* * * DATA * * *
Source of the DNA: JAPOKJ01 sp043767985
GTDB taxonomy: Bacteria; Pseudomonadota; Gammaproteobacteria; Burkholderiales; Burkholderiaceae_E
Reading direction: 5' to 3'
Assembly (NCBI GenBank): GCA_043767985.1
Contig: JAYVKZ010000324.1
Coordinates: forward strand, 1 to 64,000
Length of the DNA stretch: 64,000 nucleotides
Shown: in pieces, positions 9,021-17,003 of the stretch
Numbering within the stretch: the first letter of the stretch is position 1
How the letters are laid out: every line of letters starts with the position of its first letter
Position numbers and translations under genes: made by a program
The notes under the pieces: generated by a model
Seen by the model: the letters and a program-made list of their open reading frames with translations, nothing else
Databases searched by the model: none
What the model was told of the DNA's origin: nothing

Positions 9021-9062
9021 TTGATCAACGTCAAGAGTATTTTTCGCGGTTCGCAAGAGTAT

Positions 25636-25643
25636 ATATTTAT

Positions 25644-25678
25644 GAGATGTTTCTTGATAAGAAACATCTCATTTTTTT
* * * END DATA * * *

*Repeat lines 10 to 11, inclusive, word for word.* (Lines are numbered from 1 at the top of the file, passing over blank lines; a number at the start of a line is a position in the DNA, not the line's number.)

How the letters are laid out: every line of letters starts with the position of its first letter
Position numbers and translations under genes: made by a program